Simulation shows dangers of driving impaired or drunk
UNITE’s Arrive Alive Tour visited Worcester County’s three high schools last week, providing students and teachers with a virtual firsthand experience of driving under the influence.
UNITE’s Arrive Alive Tour program uses a high-tech simulator, impact video and a number of other. resources to educate the public about the dangers of intoxicated driving. The simulator allows participants to experience the potential consequences of impaired driving in a controlled environment.
“We specifically targeted this time of year because we have a lot of things coming up for students; prom, graduation, senior week, which are celebratory events and we want them to make good decisions during the celebrations,” Tamara Mills, coordinator of instruction for Worcester County Schools, said.
The simulation last week allowed students and faculty members to choose from three options: driving under the influence of alcohol, driving under the influence of marijuana or texting while driving.
“It started as a drunk driving simulator,” Heidi Martinez, safety driving awareness instructor for UNITE’s Arrive Alive Tour, said at Stephen Decatur High School last Wednesday. “What we saw was that texting while driving was more of a problem at high schools. Now that marijuana is being legalized, we’re talking to people about safe practices and to do safe things behind the wheel.”
One of the most commonly recognized driving distractions is cell phone use. About 89 percent of all Americans have a cell phone, according to CTIA – The Wireless Association.
The damage created by distracted driving is high, causing 1.6 million accidents per year with 400,000 injuries and 5,000 deaths, Martinez said.
Penalties for driving while texting have become more severe as a result. Getting caught texting while driving can lead to a $500 fine and a point on your license, which increases car insurance by 19 percent for two years, Martinez said.
“As a community, we created this problem and as a community we can solve it,” Martinez said.
Drivers under 20 years old have the highest proportion of distraction-related fatal crashes according to the National Highway Traffic Safety Administration. Their lack of driving experience can contribute to critical misjudgments if they become distracted.
Nearly one-third of all traffic deaths involve alcohol-impaired drivers. Every two minutes, a person is injured in a drunk driving crash. On average, two in three people will be involved in a drunk driving crash in their lifetime, Martinez said.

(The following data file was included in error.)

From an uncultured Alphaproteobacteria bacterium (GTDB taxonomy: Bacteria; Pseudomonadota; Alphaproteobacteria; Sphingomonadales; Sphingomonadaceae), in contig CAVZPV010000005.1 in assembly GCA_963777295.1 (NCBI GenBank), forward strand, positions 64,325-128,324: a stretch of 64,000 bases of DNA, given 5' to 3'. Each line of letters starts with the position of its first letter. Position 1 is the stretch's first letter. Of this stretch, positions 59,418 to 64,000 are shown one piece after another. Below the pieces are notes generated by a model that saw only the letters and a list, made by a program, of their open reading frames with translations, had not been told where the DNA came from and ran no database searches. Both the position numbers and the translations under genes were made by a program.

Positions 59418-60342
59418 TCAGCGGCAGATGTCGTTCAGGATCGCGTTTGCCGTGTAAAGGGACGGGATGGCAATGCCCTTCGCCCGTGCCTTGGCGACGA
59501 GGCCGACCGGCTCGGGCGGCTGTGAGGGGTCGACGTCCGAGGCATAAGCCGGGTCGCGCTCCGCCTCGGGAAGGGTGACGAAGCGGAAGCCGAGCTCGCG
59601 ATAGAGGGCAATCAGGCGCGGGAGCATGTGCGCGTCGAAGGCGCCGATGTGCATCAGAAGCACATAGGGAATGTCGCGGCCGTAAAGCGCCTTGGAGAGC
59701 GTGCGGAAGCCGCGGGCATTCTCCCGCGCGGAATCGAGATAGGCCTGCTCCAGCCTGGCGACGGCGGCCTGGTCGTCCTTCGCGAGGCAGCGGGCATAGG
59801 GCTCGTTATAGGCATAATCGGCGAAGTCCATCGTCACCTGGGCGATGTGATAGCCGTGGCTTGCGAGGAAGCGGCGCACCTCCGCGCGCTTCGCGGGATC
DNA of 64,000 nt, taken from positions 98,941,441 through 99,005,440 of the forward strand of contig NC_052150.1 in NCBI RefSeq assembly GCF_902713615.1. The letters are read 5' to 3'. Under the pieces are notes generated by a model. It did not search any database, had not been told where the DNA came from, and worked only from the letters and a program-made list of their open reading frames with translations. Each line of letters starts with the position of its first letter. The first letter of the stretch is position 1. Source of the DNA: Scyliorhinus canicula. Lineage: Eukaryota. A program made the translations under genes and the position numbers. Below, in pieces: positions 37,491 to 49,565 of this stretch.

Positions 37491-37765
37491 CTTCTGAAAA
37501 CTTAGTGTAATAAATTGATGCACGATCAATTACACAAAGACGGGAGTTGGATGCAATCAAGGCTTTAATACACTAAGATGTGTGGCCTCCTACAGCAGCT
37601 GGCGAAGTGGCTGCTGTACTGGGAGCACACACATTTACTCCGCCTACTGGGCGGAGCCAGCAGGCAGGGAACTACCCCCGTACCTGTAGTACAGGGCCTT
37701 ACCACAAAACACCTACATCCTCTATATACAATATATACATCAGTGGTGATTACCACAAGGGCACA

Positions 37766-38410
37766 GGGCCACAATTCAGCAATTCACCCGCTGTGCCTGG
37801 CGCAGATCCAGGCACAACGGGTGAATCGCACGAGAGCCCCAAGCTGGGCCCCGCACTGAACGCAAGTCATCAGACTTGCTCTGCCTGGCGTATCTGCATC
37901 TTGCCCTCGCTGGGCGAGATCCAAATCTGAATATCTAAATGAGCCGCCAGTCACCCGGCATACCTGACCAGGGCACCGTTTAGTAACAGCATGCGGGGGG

“Even the most experienced drivers can see the effects it has on you and the others on the roadway,” Mills said. “It’s important for us to help our kids make better decisions every day. I appreciate the community support to educate our youth and make our youth and community aware of these issues.”
For students, it was an opportunity to realize just how dangerous it is to get behind the wheel under the influence or while distracted.
“I think it’s a very informative simulation to see what would happen under the influence,” senior Nellie DeHart, 18, said. “It was a lot harder than I thought it would be. There was a lot more swerving and it was much more difficult.”
DeHart chose to simulate a Blood Alcohol Concentration of .15, which is far beyond the legal limit of .08.
“It’s very hard to control where to go and what you’re doing,” junior Brad Moore, 16, said.
Moore, who chose a drunk driving simulation, ended up with a citation for four counts of manslaughter, driving below the speed limit and driving on the wrong side of the road. The experience was “eye-opening,” he said.
“I didn’t see [the simulator pedestrians] when I was coming up, so they just popped up in front of me,” Moore said. “That would have affected my life forever.”
The charges Moore accrued during his simulation were fake, but the experiences shared by Stephen Decatur alum Timmy Gingrich were very real. Gingrich was invited last Wednesday to talk to juniors and seniors about killing someone while he was driving drunk.
“It brought that personal, local touch,” Mills said. “Sometimes that’s what they need, is to be able to relate to the experience.”
The overall goal of the exercise was to ensure students will make smarter decisions on the road.
“I watched a number of students participate and they all made comments about how eye-opening the experience was,” Stephen Decatur High School Principal Tom Sites said. “Most of them discussed how difficult it was to stay on the road.”
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